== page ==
The Dedicated touchscreen monitor frame was assembled using 1×4 MDF Fiberboard wood which can be found at your local DIY store. Using a hacksaw, the wood was used to cut to the exact dimensions of 13 H cm x 22.5 W cm x 4.5 D cm. The frame was then assembled and was held together with PVA glue and nails. In addition, a glossy Black finish was applied, giving a modern aesthetic look that can blend on your bookshelf.
Great! We’re on the Software part. Now the next part is installing face recognition and the dlib library.
Setup of Pi Camera Module
Having flashed the latest Raspbian OS onto your Micro SD, and completed the setup of Pi. The next part involves installing the face recognition & dib library to the camera build Raspbian OS.
After logging in via VNC and completing the Pi OS Setup Wizard. We’re going to enable the Pi Camera Port ports.
- The Smart CCTV uses the Pi Camera Module. Firstly, ensure that the camera port is enabled.
Open the terminal window and run:
Select Interface Options, Camera Port and select Enabled. You can now exit. This may cause your Pi to reboot.
You can make sure that the camera module is all working well by taking a picture via the Pi camera module by running this in the below terminal command:
raspistill -o Desktop/image.jpg
This would save a picture of what your camera is viewing to the desktop as image.jpg. You can view the image.
Note: If you’re using the Pi HQ camera you may need to adjust your lens if the picture is too blurry.
Face Recognition & dlib Installation
The Smart CCTV camera relies on a few dependencies that are required to be installed before running the lives stream. The dlib library is a pre-requisite to start using the face recognition library. Visit the Smartbuilds.io for the terminal commands library dependencies for face recognition. Copy and paste the library commands to install the dlib library. (This also, including face recognition).
Note: The process took about ~40 minutes on the Raspberry Pi 4 (4 GB), but can take several hours on other Pi models. If unsure of the installation, you can also refer to the video tutorial.
Once the dlib library and face recognition is installed you can now clone the Smart CCTV Git Repo. This repository contains Flask to establish live streams from Pi to other devices connected to the network.
- Breakdown of files in the Smart CCTV repo
- Profile Folder – Where all Face recognition profiles are stored.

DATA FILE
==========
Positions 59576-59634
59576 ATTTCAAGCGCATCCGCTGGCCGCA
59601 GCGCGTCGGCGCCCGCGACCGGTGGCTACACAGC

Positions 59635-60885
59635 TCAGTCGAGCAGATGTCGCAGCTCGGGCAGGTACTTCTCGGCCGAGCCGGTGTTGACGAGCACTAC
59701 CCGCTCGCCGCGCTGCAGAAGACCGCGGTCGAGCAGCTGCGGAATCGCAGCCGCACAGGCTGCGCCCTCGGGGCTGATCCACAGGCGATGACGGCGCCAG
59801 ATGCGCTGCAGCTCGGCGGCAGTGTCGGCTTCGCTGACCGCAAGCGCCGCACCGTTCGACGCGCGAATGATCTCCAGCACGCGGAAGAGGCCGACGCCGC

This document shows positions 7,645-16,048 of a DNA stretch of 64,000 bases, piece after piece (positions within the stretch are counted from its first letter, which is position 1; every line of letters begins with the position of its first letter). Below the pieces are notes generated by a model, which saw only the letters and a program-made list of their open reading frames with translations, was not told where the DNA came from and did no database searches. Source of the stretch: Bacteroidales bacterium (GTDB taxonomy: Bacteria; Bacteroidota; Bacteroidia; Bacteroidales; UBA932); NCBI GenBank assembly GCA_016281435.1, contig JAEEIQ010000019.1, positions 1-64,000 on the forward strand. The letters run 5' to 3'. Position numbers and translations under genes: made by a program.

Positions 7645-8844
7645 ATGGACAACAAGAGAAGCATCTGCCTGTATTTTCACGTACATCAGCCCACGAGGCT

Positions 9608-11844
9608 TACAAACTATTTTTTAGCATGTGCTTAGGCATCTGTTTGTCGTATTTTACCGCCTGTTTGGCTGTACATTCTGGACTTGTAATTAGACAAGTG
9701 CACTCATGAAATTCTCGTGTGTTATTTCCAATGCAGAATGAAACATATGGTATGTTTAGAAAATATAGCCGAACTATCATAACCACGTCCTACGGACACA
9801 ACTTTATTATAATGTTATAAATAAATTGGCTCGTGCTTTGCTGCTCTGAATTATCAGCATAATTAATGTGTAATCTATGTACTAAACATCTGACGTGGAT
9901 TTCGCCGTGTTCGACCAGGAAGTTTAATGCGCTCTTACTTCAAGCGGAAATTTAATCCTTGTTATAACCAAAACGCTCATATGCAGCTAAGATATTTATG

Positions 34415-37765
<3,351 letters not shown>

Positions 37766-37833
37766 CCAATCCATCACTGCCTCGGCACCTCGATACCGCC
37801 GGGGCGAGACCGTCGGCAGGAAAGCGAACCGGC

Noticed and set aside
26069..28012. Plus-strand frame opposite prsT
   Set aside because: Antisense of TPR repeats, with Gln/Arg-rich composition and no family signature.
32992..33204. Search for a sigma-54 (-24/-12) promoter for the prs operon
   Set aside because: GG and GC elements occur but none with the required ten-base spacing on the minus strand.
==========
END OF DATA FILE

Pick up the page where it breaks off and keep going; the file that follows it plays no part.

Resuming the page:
- Templates Folder – This is where the HTML webpage would be stored
- Python script:
- Camera.py – The script access open CV and the face recognition library to identify persons from its encoding matrix.
- main.py – Where the Flask stream is created – importing servo.py and camera.py
- Servo.py – This python script controls the servo motor rotating the Smart CCTV in the location desired. (Left or Right)
- Demo Python Scripts:
- facerec_pi_test.py – Test script to detect faces
- face_pi_test_profiles.py – Test script to detect multiple faces.
To access the live stream with face recognition run main.py. You can start your live stream by visiting the IP address of your Pi on a browser connected to the same network. The address can be found by entering ifconfig in the terminal of the Pi.
Visit the URL on your browser: <your_pi_ip>:5000 to view your stream. (5000 being your port number)
Via the Livestream, you can now interact with your camera by rotating the camera to cover your blinds spots. Moreover, you can add additional functionalities such as light control. (That’s a whole other topic).
How to add a profile to the face recognition:
- Adding a profile is as simple as placing your ‘passport-style’ in the Profiles folder as a .png file.
How the Face Recognition Library works
- The camera script encodes the following face into a matrix to be matched against via the face recognition library. The script then performs a comparison of the face it sees relative to the current frame of the camera stream. (This uses the same library as the Smart Mirror Face ID Module)
If you have any questions, leave a comment below or watch the full tutorial video.
There you have it, your own SmartCCTV camera. If you like this project, feel free to leave comments /contribute and develop the SmartCCTV repo. You can now program the camera to theoretically perform any action based on an intent (being face recognition). Think of IR LEDs, night vision smart locks… the possibilities are endless!